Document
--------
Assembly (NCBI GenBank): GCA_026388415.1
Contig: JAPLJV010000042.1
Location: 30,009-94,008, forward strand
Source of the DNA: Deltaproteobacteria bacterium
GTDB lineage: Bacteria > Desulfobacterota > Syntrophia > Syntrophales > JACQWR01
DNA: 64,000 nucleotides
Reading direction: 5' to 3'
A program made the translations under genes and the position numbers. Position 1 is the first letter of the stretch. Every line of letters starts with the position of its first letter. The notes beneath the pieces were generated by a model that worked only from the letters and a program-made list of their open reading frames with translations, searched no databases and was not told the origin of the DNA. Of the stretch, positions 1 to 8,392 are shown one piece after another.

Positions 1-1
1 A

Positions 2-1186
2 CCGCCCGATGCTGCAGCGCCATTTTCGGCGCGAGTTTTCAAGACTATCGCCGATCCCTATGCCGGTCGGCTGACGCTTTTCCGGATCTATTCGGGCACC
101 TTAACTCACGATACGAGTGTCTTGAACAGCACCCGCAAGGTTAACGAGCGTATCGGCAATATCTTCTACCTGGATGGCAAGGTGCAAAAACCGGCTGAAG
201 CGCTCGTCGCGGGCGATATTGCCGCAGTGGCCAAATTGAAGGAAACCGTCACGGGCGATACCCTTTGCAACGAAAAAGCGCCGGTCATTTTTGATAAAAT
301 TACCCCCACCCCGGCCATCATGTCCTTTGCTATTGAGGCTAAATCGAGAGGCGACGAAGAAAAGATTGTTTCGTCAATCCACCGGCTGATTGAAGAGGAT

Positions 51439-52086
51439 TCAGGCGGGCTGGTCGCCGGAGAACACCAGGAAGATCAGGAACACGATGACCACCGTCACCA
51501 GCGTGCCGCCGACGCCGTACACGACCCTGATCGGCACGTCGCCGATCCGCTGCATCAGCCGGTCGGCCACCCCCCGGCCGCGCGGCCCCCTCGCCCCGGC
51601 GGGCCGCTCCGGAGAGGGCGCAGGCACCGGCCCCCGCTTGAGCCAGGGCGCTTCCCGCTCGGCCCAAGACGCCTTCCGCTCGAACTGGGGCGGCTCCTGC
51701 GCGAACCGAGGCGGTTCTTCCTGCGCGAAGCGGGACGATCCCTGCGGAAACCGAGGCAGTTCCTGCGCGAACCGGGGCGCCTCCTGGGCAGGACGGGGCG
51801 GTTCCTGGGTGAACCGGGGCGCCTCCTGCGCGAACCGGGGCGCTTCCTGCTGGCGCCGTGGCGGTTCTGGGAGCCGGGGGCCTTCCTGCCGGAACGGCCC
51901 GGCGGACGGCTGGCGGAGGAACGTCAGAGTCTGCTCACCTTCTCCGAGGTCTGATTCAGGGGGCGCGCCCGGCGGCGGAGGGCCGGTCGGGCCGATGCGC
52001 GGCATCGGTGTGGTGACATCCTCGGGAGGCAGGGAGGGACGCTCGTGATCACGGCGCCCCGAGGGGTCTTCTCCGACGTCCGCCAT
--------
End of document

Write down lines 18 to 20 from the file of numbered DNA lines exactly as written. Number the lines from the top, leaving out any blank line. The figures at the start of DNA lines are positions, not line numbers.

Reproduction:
51501 GCGTGCCGCCGACGCCGTACACGACCCTGATCGGCACGTCGCCGATCCGCTGCATCAGCCGGTCGGCCACCCCCCGGCCGCGCGGCCCCCTCGCCCCGGC
51601 GGGCCGCTCCGGAGAGGGCGCAGGCACCGGCCCCCGCTTGAGCCAGGGCGCTTCCCGCTCGGCCCAAGACGCCTTCCGCTCGAACTGGGGCGGCTCCTGC
51701 GCGAACCGAGGCGGTTCTTCCTGCGCGAAGCGGGACGATCCCTGCGGAAACCGAGGCAGTTCCTGCGCGAACCGGGGCGCCTCCTGGGCAGGACGGGGCG